Thursday, July 16, 2009

May 2009


2Results of 15th Lok Sabha are out and Congress led UPA has won a decisive victory. Am I happy? No! Then, am I a BJP led NDA supporter? Doesn’t matter. So what are my political affiliations? Being an ordinary member of the film fraternity, which ever party or group I belong to, my first affiliations are with the industry I belong to. And I have no hesitation in saying that every central government has treated this industry with apathy.

Be it piracy, be it taxation or be it recent stalemate between producers and multiplex owners, government of the day turns to other side and behaves as if every thing is hunky-dory. This is step-motherly treatment. Or perhaps this is sheer negligence, because to give step-motherly treatment you have to be a mother at least. This industry is treated like an orphan, not cared, not wanted. And this despite the fact that central government earns millions in taxes from the industry.

What is the solution? Every sector of India is united and they extract their pound of flesh, sometimes more than their legitimate share, from the government of the day. So, as an industry, we have to speak in one voice. Only then our voice will be heard. Otherwise be it UPA or be it NDA, we will get same orphan like treatment. Mr. Advani or Dr. Manmohan Singh, both are gigantic figures and truly a colossus but unless and until we speak forcefully and in one voice, their apathy would be same. 

Last month was cruel for the industry. First we lost Shakti Samanta and then inimitable Feroz Khan. I have trained Shakti da’s grandson Aditya Samanta for acting, but apart from this there were no personal acquaintances with Shakti da. People know him through his films like Howra Bridge, An Evening In Paris, Aradhana, Kati Patang and several others.

During Prem Aggan days I trained Ferdeen also. While training him I came to know Mr. Feroz Khan. After his sad demise so many pages have been written about his life style, about his film making and his larger than life persona. Few worth mentioning things were missing from every article written about him. I was invited for the launch party of Prem Aggan. I was not expecting it, but I was pleasantly surprised when I saw a Hindu Pandit and a Moulavi performing rituals in tandem. Being a Muslim he would have done it in muslim way. But being a true Indian, he got a Pandit and a Moulavi to do the rituals. When he went to Pakistan, he sang paeans about India and famously said that conditions of muslims in India is much better. I had pleasure to be in F.K. House for lunch or dinner several times. In Fardeen’s room an idol of Bhagwan Shiv is prominently placed. Do I need to say any thing else about Mr. Feroz Khan’s secular credentials?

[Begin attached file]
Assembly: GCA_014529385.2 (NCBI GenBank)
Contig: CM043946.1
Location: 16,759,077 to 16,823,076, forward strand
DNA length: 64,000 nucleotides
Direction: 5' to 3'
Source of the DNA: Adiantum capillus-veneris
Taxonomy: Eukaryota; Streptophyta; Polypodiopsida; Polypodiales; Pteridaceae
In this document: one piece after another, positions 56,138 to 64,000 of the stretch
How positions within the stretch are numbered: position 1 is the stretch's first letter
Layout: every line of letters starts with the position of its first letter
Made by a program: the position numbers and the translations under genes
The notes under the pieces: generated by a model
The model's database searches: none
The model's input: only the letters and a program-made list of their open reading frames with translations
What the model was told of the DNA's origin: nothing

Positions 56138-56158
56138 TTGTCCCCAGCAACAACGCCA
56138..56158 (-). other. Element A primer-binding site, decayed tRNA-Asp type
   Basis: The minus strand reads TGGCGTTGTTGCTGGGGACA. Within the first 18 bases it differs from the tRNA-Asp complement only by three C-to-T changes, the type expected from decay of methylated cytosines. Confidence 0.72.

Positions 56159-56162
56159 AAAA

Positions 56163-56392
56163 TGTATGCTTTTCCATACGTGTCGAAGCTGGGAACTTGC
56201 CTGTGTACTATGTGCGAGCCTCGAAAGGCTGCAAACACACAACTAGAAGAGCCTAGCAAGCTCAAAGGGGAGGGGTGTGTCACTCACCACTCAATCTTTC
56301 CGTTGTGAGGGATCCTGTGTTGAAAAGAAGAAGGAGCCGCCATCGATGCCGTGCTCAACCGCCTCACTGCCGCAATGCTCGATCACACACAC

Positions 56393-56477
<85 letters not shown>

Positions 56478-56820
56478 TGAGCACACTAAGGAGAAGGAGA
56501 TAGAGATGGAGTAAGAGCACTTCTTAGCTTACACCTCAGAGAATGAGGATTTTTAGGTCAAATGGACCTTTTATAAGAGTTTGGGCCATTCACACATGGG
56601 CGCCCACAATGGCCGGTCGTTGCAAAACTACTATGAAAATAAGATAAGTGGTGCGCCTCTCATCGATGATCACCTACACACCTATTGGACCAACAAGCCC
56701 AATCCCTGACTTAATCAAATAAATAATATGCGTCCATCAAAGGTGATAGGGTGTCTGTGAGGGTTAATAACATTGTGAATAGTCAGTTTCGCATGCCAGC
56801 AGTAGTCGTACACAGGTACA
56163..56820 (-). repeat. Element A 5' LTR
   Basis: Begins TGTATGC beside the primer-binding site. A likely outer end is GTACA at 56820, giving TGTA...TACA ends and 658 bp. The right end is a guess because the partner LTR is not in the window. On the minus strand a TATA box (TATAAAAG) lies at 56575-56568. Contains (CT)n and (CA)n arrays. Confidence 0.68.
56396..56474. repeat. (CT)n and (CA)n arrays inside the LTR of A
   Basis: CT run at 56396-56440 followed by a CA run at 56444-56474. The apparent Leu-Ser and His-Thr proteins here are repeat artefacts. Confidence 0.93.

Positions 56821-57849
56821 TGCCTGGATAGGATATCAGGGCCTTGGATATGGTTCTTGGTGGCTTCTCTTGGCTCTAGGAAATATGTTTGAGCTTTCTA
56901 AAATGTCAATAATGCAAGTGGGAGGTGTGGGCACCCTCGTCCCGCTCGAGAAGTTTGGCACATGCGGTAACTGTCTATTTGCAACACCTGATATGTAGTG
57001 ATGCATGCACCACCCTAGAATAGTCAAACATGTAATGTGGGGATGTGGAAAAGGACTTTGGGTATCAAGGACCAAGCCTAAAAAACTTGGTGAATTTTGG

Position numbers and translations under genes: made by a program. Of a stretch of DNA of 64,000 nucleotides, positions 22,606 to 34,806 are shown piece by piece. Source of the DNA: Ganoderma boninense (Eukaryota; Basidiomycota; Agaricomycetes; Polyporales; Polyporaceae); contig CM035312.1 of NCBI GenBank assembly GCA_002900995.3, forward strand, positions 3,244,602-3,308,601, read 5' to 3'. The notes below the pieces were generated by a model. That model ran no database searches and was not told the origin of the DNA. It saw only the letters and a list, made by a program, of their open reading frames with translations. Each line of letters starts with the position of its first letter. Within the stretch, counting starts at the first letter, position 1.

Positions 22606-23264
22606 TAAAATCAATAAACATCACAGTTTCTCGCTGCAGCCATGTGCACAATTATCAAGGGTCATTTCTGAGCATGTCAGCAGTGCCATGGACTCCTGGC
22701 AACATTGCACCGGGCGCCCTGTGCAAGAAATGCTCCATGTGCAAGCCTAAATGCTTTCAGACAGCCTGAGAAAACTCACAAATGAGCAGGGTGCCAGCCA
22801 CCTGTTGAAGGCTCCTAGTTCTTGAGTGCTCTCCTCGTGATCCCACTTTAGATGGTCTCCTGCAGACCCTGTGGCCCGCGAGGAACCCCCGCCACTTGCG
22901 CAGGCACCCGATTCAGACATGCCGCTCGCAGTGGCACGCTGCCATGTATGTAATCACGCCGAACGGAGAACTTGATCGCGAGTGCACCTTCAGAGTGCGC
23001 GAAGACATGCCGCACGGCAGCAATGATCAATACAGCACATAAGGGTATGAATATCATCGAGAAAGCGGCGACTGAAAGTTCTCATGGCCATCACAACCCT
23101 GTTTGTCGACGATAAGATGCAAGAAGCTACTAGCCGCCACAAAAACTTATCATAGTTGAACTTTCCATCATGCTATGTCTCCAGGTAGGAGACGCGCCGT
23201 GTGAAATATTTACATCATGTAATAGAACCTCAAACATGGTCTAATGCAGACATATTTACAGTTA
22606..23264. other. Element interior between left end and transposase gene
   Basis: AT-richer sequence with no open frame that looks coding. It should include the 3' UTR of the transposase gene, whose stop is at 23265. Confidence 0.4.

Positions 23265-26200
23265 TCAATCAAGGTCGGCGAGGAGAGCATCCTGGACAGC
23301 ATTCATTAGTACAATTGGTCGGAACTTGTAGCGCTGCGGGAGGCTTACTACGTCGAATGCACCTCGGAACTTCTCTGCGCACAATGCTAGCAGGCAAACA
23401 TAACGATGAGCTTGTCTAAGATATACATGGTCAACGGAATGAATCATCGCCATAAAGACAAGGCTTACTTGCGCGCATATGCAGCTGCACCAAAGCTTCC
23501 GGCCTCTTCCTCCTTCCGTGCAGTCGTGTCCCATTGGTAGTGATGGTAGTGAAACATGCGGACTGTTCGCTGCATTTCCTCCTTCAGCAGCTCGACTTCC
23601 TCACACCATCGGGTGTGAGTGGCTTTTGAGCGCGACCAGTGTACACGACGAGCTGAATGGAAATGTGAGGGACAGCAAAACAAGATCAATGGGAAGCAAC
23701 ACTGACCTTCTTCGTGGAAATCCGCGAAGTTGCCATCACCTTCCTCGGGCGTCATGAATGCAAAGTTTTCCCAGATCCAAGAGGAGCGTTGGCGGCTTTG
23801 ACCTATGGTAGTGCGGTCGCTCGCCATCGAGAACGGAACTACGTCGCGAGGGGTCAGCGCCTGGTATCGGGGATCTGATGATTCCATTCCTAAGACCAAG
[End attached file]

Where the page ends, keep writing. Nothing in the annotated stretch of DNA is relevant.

The stalemate between producers and multiplex-owners continues. Every party is waiting for the other to blink first. Both parties are holding on because of the IPL matches and the month long parliamentary elections. Elections are over now and very soon IPL will also have it’s closing ceremony. After this lean period, one expects a boom of big releases but because of the petty egos of the leaders of both sides, the end is no where in site. The game of Chess continues, with no clear winners in sight. Government, which earns millions from the industry, is sitting like mythical Dhritarashtra and watching helplessly and obliviously the bizarre drama being played in front of it.